The video itself can also be viewed as an embracing of religion by Gaga through one key scene. As Gaga lays on the bed preparing for whatever sexual activity might occur between her and the shirtless male at the foot of the bed, she swallows a rosary, perhaps a nudge to the fact that she embraces a much lighter, higher power and allows it to envelop her. We then see another shift to the black and white visuals as the now fully-clothed men sashay past Gaga, who dances and almost joyously prances amidst them as they cleanly and solidly bounce past her. Perhaps a glimpse of a life where sex can be resisted? Where overt sexuality is not a concern and men will waltz right past? Where the bearing of having to please someone with your own sexuality is not a concern? Whatever it is, the gravity of sex ultimately weighs down on Gaga for the last time as she is encircled and disrobed by the gang of men, becoming truly exposed as a person, not only in terms of outwards sexuality. The powerful video concludes as, assumingly after sex, Gaga lies lifeless and cold on her bed, having lost the battle between insecurity and sexuality.

I could go on for days about whatever else I think about the video, but I just wanted to express my feelings regarding what seem to be the biggest issues people are having with what Gaga has created. She’s so far beyond anything else that’s out there right now. How often do you see another artist succeeding in the commercial market that produces, art directs, composes, designs, and sings on top of that? The answer is no one. Gaga has risen to where she is because she doesn’t do things like everyone else. Sure, she’s using thematic material that’s been apart of mainstream culture since Bosch’s “The Garden of Earthly Delights” or Munch’s “Madonna”. But it’s the way in which she personalizes her craft that sets her apart. Her personal mark is on every single thing she does, and she wholeheartedly takes credit for everything she does. She doesn’t have time to be singing about CAliiFoRniA GuRlZ or 10,000 fucking lightning bugs, she’s busy exploring herself as a person, only on a much larger (and more heavily-funded) scale than the rest of us can. Gaga isn’t a product, she simply produces. There is a difference. And what she produces is an extension of herself that becomes that much more beautiful because she infuses it with her audience. Her art is impactful because she’s able to communicate with and experiment with the millions who devour what she puts out. The masses become her subjects, but also her listeners. Her supporters-and at times when her work seems like it’s getting her high-her enablers. Utilitzing such recognizable symbols for personal expression in art is an entirely different ballgame. It’s one thing to calculatedly say “look at me, I’m gonna shock the hell out of you and put a flashing heart over my vagina” and an entirely different thing to say “look, here’s what the fuck is inside my brain”.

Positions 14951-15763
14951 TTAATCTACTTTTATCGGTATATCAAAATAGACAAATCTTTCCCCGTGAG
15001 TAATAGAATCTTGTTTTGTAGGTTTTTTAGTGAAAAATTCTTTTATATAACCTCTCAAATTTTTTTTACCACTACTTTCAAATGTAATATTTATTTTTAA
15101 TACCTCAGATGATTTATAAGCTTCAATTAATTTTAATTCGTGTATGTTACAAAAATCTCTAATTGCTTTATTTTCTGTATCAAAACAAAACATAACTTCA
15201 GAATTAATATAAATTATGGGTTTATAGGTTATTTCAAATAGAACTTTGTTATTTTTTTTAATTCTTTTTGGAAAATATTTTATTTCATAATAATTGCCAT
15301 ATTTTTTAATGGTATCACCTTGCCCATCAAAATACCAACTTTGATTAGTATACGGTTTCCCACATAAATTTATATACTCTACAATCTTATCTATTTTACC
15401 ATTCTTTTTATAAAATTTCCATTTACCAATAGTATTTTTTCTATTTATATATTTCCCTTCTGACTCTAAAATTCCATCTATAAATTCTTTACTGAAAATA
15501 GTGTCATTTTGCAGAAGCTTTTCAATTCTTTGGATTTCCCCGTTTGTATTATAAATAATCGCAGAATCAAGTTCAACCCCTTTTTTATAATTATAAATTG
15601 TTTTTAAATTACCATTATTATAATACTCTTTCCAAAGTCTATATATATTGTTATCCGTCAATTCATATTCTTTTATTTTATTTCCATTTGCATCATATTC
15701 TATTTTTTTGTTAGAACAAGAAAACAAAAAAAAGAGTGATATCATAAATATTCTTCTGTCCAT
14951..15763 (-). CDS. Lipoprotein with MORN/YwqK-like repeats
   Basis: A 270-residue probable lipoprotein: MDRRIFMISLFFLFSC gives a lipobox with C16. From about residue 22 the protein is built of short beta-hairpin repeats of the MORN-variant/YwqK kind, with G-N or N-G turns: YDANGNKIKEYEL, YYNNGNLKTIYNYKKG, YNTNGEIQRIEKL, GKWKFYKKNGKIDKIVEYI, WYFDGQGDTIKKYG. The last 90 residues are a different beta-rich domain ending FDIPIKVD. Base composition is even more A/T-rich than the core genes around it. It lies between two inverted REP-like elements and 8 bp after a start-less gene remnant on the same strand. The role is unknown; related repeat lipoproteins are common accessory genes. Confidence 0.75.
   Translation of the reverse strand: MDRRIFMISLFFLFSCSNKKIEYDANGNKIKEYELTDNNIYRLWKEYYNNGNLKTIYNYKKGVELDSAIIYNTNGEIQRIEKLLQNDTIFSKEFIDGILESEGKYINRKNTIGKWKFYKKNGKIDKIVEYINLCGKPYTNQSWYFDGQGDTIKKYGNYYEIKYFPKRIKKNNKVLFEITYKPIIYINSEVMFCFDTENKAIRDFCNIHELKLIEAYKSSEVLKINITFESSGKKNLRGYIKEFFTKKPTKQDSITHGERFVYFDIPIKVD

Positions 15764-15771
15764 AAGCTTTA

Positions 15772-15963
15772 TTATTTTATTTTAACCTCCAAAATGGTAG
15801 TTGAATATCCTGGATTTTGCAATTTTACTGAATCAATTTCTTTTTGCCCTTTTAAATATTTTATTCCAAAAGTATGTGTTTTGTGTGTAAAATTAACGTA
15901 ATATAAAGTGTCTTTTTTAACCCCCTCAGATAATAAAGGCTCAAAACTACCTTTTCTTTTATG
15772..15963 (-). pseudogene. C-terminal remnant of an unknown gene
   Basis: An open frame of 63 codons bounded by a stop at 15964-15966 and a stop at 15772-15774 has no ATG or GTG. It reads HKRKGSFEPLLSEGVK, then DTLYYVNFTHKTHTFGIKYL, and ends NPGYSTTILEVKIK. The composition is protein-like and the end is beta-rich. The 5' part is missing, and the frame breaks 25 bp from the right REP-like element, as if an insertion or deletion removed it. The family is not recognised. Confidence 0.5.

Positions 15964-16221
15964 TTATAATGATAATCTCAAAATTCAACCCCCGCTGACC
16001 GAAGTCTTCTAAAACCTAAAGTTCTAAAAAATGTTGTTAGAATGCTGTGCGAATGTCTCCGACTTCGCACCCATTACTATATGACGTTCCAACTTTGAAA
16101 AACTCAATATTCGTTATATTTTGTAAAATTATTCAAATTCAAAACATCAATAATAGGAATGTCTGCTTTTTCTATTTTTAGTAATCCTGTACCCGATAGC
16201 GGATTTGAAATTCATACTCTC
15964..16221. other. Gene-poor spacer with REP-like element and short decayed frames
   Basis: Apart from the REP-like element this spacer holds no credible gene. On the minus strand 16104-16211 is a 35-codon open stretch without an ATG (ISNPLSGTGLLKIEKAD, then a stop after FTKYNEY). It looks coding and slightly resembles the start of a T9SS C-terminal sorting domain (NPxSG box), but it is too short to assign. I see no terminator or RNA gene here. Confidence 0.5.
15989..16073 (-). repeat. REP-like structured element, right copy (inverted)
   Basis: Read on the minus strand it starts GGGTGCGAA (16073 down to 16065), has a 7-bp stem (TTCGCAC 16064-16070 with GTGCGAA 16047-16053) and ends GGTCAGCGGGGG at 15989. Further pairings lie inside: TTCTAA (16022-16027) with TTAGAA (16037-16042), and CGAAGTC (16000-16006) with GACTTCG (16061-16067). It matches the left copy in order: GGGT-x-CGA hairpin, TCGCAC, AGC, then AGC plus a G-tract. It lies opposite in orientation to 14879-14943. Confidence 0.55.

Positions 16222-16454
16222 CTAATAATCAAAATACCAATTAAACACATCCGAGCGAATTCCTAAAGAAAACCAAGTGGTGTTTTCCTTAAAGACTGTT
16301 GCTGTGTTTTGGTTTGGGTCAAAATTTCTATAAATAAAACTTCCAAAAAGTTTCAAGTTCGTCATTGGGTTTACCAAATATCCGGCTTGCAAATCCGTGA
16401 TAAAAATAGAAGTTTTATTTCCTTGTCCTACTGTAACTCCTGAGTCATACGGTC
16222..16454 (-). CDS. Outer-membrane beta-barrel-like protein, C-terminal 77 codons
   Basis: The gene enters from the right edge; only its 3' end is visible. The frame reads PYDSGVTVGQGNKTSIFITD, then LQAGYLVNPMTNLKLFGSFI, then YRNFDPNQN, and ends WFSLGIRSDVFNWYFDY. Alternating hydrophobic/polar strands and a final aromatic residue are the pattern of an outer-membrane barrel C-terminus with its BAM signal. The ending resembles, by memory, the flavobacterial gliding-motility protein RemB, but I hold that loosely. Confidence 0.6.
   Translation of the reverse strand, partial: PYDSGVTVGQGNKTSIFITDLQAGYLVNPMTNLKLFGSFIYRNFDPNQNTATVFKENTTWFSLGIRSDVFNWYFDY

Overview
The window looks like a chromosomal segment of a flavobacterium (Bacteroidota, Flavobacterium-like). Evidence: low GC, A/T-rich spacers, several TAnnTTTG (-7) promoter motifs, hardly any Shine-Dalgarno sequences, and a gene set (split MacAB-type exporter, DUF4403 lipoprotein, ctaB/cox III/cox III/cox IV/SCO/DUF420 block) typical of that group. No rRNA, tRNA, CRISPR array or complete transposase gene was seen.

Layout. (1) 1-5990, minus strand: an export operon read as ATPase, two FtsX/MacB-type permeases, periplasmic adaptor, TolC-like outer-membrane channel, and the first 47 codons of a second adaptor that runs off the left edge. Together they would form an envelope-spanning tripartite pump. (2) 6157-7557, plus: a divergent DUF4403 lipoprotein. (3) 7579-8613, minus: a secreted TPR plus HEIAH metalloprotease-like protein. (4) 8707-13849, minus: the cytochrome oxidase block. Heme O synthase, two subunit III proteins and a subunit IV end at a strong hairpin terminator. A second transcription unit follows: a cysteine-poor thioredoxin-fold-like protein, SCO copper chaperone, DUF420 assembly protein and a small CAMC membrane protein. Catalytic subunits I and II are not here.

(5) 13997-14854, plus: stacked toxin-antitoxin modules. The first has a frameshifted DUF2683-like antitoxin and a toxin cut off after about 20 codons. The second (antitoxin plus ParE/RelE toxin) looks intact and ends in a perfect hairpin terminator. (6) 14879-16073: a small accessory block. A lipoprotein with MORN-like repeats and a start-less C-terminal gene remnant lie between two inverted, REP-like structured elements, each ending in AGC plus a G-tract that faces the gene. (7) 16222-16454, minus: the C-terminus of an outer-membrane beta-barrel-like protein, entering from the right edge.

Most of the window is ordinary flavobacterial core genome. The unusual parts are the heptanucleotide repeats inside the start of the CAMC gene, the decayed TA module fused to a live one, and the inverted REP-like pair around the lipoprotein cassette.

So in coming full circle, yes, Ms. Perry, what you meant to say (but ever so elegantly failed to) was that using religious imagery in entertainment is, in fact, a rather common occurrence. Well now that you’ve overcome your dark days of exploiting the “Lord” in hopes of selling a few Christian rock albums (remember the early days, bitch?), it’s good to see you can in fact make coherent observations regarding the industry you’re “involved” in. But do me a favor…write a few songs yourself, compose some of your own music, art direct a few of your own videos, hell, just give your whole soul to the industry like Gaga has and then maybe I can respect where your disrespect comes from. But until you’ve walked even a half a mile in Gaga’s invisible-heel monstrosities, until you’ve crafted a video that can even come close to being open to as much interpretation as I’ve put into Alejandro, put a god damn popsicle in it.

by Joey Nolfi